by Krista LaRiviere Search engine optimization (SEO) has changed dramatically over the years and will continue to change. SEO firms of all sizes face challenges with selling, delivering, and ultimately demonstrating results of services to end clients. However, reporting on improvements in keyword position is pointless without applying keyword visits and conversion data. We know SEO is an ongoing, long-term process. More specifically, it’s the process of continually discovering highly converting, non-branded keywords that are driving organic search traffic and conversions. It’s about understanding search intent and how keywords used to describe your products and services evolve as a prospect progresses through the buying cycle. It is then about having insight into great data and taking action by including those optimized keywords in your content marketing plan. Read full article…
by Ryan Welton
What does the word “brand” mean to you and your business? Is it represented by a logo, a slogan, a set of core values or a value proposition to your clients? If you were to ask your target audience about your brand, would they identify you correctly? Would they even have any idea what your business is all about aside from what it sells?
That’s the challenge of marketers worldwide: to develop a clear brand and make it recognizable. The truth is that the world’s top global brands are the composite of many things, particularly core values and corporate citizenship. Your company is as it behaves at many different levels from customer service to philanthropy.
Our challenge as web marketers is to spread the message in such a way that people can identify your organization precisely the way you’d like them to. Here are six ways to bolster your branding efforts online with an emphasis on social media.
1. Centralize your Core Values
2. Develop Content with your Brand in Mind
3. Use Facebook and Twitter Consistently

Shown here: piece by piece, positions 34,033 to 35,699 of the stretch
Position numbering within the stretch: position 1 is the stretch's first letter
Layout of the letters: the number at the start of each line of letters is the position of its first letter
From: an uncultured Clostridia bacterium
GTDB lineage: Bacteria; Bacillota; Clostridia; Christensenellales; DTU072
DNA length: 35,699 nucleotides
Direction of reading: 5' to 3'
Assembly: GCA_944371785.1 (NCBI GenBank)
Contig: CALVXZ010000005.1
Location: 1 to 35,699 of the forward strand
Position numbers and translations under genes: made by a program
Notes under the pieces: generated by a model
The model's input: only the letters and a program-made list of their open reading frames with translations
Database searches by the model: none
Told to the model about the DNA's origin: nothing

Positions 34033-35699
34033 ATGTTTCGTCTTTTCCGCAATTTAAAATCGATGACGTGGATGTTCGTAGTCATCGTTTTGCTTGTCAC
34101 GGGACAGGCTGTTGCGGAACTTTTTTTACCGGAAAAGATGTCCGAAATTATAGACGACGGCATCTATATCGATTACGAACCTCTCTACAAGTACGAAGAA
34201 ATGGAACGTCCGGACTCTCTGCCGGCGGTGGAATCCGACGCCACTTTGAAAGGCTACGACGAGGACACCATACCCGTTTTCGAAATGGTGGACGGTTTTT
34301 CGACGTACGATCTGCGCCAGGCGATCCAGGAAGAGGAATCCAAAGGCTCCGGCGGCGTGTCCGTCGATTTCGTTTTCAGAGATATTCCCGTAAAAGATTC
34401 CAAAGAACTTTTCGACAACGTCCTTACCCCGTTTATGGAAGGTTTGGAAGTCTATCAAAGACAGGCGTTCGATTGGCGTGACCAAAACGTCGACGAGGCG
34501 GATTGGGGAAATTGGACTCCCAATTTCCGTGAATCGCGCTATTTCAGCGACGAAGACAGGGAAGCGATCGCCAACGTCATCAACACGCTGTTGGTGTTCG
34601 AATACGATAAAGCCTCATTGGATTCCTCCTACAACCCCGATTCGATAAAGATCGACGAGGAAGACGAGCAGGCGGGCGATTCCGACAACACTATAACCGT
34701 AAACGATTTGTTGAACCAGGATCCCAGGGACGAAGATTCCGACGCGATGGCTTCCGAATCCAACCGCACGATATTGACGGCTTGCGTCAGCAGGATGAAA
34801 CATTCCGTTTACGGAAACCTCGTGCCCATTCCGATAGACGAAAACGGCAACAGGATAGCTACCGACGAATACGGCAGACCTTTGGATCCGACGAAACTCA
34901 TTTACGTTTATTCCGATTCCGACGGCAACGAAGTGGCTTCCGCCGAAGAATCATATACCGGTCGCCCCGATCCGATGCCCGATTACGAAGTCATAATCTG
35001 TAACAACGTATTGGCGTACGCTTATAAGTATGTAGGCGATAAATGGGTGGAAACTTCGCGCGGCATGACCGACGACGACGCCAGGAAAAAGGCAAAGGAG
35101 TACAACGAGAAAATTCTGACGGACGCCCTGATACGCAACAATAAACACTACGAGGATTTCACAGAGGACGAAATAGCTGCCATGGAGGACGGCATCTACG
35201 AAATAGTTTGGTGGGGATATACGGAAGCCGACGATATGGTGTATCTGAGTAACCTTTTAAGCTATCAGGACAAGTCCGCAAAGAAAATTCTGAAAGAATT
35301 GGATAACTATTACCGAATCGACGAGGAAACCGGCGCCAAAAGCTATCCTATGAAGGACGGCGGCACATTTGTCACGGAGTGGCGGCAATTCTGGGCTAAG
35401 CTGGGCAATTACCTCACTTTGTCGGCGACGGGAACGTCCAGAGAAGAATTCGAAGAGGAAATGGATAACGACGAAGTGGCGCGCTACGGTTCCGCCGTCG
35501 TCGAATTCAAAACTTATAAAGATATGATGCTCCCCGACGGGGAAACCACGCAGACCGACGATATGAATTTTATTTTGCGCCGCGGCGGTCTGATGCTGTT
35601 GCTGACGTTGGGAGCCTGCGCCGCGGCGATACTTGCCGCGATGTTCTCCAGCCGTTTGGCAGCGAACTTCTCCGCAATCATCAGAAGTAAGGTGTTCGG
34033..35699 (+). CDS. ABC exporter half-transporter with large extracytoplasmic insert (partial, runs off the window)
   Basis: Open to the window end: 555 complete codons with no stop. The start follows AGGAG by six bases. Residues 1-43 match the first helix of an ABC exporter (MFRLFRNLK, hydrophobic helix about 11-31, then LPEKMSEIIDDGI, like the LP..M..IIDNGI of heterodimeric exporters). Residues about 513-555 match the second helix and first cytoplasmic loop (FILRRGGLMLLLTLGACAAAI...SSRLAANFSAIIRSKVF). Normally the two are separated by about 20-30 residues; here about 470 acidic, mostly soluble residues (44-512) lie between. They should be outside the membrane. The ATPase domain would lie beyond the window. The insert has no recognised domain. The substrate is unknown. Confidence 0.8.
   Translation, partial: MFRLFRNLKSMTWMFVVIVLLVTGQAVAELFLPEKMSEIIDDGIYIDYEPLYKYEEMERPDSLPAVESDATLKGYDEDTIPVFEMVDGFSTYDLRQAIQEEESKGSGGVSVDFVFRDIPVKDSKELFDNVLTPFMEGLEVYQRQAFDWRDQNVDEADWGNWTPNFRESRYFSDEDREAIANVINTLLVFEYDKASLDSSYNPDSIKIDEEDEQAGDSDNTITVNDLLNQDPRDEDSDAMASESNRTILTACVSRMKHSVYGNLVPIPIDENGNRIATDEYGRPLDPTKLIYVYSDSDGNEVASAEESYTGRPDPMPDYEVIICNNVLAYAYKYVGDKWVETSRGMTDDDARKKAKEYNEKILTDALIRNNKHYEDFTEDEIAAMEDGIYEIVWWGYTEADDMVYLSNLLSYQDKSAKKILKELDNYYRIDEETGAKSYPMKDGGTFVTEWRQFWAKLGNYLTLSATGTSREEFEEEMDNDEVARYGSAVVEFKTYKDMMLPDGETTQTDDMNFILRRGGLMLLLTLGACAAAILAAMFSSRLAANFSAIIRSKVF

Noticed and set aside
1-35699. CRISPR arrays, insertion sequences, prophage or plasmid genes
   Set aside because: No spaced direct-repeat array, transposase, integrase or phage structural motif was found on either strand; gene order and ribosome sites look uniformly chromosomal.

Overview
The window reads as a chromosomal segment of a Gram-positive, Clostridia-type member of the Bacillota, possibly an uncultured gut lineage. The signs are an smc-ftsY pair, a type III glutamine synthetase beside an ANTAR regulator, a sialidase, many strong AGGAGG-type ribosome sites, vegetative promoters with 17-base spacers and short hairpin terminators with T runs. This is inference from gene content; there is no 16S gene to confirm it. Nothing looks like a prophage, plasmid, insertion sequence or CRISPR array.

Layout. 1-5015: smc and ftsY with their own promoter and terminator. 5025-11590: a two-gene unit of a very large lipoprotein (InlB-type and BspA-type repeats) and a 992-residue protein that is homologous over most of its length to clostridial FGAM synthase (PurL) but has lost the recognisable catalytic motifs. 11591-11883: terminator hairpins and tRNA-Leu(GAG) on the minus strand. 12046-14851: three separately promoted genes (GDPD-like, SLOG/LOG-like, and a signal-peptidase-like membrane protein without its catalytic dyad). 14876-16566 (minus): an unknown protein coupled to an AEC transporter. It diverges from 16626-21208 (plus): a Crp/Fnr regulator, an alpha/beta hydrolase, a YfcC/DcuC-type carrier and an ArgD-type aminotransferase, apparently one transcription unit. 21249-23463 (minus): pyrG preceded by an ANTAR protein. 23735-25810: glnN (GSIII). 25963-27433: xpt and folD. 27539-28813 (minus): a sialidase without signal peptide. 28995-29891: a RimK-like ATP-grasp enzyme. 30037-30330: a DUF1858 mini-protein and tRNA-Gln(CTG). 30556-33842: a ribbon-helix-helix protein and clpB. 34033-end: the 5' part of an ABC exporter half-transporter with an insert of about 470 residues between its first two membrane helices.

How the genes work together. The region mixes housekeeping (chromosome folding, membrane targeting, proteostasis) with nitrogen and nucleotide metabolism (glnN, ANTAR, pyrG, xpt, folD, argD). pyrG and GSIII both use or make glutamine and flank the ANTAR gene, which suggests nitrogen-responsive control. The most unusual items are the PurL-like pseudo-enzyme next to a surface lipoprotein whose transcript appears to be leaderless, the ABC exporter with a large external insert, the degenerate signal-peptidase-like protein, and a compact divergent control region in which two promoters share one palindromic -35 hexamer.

4. Look for Niche Social Media
5. Forget the Sales Pitch
6. Provide Customer Service
by Drew Coffin
Storytelling is a powerful form of communication. But marketers often neglect storytelling. In this post I will provide you with ways you can begin to integrate storytelling with your brand.
Show Don’t Tell
If you have ever taken a creative writing class, you probably were told “show, don’t tell,” when writing. The same is true for storytelling within a brand. By simply presenting a setting, character, and action, business storytellers allow customers to enter into the story of their brands in a personal, relatable way. In many cases, the character can be the customer and the action can be the sale.
Tools for Brand Storytelling
Once you have your story in mind, you can begin to use different design elements to craft your story. Here are some of the design elements useful in storytelling.
Regularly adding new content to your website is a proven way to build traffic at a low cost. Some people add their content as blog posts. Others write articles and save them as new website pages. Regardless how it’s done, this process, called content marketing by many, is proven to be the most efficient way to increase traffic to your website.
Writing new content is great. But how can you be sure that your content is attracting the right kind of visitors for your unique business? In short, you have to know what to write about.
But how do you find these topics? Here are five places to look for a topic for your next blog post or article.
1. Current Events
2. Old Blog Articles
4. Talk to Someone
The Reward Is Worth the Effort
Coming up with topics for blog posts week after week can be tricky. But the reward for creating good content on a regular basis is a steady stream of new visitors to your website and new sales leads and customers for your business.
When prospective customers use the search engines to find content on hot topics, will they find your website, or your competitors? Use these five methods to make sure they find you.
It’s hardly headline news that Google is by far the most popular search engine for users in the U.S. and most of the world. But what is headline worthy: for two of the past three months, Google has owned 67 percent of the U.S. search market.
Google hit the unprecedented search market share of 67 percent for the first time in November 2012, then dipped slightly to 66.7 percent in December, only to rebound to 67 percent in January, comScore reported.
In January 2012, Google’s search market share was still the far and away leader in the U.S., at 65.6 percent.
As we reported earlier this month, Google is the most popular search engine globally. That same report also revealed that Yandex had passed Bing to become the fourth most used search engine, behind Baidu and Yahoo, respectively.